The character of Razumikhin also acts as a foil to Raskolnikov. Indeed, Crime and Punishment is replete with foils for the story's protagonist . Razumikhin's name comes from the Russian word for "reason." This gives us a clue as to his personality. But unlike his friend, his reason is ultimately...
The character of Razumikhin also acts as a foil to Raskolnikov. Indeed, Crime and Punishment is replete with foils for the story's protagonist. Razumikhin's name comes from the Russian word for "reason." This gives us a clue as to his personality. But unlike his friend, his reason is ultimately grounded in faith, and not a nihilistic worldview. He's an ex-student, and like Raskolnikov lives in considerable poverty. Despite this, he appears much more comfortable in his own skin, much more at ease in a society from which Raskolnikov has become isolated. In fact, Razumikhin's kind and considerate nature serves to highlight just how isolated his friend really is. This is what makes him a foil.
At one point in the book Razumikhin gets drunk and starts behaving boorishly. Yet the next day he is incredibly embarrassed at his behavior and feels guilty about it. It's this genuine feeling of remorse that sets him apart from Raskolnikov. Razumikhin has acted foolishly, and even then it was only because he was drunk. Whereas Raskolnikov has committed two murders and yet still hasn't shown any genuine remorse.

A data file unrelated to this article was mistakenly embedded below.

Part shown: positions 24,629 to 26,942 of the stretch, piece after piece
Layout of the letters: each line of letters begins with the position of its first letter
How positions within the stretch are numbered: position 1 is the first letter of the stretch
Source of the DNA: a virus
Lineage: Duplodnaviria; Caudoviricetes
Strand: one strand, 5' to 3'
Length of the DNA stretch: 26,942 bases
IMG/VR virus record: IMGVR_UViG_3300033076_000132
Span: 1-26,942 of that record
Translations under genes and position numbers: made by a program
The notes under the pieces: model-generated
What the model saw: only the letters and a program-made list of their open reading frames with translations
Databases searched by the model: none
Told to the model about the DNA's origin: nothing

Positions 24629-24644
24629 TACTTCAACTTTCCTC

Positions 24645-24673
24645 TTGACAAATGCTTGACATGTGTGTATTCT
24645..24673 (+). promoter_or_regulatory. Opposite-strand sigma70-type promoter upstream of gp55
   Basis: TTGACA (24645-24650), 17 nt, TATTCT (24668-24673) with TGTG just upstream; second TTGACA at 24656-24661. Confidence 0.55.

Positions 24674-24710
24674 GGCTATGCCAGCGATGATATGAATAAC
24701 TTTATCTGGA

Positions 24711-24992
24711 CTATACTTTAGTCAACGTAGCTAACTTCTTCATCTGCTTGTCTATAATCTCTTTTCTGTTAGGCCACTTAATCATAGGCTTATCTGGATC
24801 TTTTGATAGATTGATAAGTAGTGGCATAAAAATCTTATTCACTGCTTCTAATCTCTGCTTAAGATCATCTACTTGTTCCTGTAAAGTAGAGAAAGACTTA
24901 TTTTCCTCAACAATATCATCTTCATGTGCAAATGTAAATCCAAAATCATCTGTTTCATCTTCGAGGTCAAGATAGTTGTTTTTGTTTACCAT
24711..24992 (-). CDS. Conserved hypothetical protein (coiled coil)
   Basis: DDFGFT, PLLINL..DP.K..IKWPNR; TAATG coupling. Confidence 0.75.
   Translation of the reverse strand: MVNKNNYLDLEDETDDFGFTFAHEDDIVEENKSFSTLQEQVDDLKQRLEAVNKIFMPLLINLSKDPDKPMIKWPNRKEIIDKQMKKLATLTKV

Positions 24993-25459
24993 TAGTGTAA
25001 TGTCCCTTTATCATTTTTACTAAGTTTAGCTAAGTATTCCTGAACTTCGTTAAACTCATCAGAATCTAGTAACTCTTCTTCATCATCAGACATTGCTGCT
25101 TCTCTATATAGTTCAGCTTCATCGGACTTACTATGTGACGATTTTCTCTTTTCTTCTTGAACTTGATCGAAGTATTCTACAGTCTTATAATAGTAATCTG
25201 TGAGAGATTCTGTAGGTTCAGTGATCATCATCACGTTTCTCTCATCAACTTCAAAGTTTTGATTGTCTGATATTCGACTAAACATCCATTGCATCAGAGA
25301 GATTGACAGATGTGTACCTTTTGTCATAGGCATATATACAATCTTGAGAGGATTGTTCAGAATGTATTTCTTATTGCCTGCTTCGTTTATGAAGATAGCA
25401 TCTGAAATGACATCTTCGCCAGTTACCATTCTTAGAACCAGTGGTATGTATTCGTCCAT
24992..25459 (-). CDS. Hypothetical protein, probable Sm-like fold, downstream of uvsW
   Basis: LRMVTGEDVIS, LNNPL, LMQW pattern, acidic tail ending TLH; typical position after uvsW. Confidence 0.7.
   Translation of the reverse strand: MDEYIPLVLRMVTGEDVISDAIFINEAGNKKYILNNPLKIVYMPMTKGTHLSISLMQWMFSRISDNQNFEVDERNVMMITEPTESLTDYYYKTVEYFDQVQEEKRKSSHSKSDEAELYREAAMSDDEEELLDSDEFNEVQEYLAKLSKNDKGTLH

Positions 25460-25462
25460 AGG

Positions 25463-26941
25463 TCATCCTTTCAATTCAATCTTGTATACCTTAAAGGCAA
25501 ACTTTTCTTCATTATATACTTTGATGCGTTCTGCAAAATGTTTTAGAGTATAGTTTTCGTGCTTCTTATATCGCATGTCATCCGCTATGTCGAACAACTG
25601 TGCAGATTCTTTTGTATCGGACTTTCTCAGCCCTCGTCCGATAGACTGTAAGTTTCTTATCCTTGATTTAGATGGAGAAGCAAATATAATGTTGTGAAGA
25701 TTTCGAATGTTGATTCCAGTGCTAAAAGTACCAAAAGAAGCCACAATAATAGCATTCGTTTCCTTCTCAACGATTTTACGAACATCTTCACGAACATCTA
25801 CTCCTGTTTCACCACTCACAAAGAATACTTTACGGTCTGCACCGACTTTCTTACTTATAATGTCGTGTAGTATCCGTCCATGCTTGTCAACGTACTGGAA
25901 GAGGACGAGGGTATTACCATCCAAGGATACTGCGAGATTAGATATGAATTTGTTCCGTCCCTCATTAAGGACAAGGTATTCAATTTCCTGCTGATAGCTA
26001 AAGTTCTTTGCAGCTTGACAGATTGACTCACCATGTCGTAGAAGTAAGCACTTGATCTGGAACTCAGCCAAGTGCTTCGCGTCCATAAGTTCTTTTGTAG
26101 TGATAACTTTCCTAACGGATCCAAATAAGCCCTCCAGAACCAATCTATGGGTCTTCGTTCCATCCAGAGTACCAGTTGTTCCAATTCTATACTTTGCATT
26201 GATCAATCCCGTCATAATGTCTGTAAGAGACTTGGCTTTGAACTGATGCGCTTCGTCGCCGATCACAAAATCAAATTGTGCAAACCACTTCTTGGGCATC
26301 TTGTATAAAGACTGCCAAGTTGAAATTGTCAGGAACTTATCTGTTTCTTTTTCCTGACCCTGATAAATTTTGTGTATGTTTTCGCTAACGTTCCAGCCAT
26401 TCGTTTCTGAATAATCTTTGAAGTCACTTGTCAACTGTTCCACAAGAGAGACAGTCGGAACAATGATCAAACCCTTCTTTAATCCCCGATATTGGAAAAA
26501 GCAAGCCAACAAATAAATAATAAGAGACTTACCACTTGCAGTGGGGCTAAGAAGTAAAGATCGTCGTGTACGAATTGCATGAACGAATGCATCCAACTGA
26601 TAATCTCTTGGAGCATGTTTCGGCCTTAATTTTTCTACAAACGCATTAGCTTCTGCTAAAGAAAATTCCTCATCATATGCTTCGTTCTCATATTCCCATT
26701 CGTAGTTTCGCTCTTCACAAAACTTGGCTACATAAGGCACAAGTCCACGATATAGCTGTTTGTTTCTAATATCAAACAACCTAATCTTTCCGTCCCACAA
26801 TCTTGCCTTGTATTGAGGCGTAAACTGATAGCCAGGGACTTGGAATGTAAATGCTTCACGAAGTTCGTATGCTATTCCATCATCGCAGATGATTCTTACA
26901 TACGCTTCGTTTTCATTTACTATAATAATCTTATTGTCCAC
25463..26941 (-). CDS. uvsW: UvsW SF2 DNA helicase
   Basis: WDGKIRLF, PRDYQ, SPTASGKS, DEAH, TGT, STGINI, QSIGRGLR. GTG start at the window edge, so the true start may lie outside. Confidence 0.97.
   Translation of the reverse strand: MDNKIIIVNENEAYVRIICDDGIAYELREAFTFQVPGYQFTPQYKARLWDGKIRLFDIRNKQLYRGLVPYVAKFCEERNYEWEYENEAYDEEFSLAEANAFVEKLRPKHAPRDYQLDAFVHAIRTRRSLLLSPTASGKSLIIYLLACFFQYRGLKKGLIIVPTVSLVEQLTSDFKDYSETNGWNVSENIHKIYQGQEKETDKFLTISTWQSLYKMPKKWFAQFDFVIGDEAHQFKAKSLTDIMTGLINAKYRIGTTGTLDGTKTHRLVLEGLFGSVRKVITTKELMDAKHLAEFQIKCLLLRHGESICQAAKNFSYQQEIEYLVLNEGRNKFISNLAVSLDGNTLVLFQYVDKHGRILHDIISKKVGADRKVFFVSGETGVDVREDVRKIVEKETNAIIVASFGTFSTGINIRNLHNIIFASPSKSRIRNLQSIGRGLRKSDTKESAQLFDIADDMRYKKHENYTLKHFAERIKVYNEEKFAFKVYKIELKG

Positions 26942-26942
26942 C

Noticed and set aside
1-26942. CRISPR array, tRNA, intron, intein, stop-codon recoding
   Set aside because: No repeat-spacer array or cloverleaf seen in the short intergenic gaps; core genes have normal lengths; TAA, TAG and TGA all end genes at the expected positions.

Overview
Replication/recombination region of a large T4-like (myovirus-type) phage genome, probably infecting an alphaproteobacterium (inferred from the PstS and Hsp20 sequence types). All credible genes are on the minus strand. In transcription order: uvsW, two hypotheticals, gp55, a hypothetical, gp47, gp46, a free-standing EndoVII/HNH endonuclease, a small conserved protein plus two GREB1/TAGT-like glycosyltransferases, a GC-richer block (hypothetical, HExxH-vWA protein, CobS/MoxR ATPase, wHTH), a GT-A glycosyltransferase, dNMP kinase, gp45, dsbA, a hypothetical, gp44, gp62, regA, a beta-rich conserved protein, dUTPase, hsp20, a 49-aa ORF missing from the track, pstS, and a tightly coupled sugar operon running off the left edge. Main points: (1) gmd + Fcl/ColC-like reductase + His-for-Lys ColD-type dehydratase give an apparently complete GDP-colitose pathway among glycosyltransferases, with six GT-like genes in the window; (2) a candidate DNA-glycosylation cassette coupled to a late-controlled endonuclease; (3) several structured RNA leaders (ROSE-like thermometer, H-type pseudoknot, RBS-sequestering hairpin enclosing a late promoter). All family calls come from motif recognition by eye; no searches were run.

The simplicity and nobility of Razumikhin's character stand as a marked contrast to the deep psychological complexity of his friend:
Razhumikhin had the gift of being able to express his character instantly and entirely, no matter what mood he happened to be in, and people quickly knew with whom they were dealing.
People know where they stand with Razumikhin, the kind, rational, well-adjusted young man whom everyone naturally trusts. By contrast, no one can really trust Raskolnikov as he doesn't trust anyone himself. Razumikhin's innate goodness means that he has no hesitation helping out Raskolnikov's family after he has abandoned them. And he turns out to be much more protective towards Dunya than her brother; his protectiveness towards her illuminates Raskolnikov's relative indifference. Razumikhin's kindness in relation to Dunya is of much greater value than anything that Raskolnikov has ever done for her. And to think that one of Raskolnikov's justifications for murdering the old money-lender was to help his sister out financially and prevent her from having to sell herself.
Razumikhin's extraordinary kindness destroys any vestige of nobility that may have attached itself to Raskolnikov's murderous act. He, in his own way, has shown Raskolnikov the true path, providing him with an insight into what he ought to have done.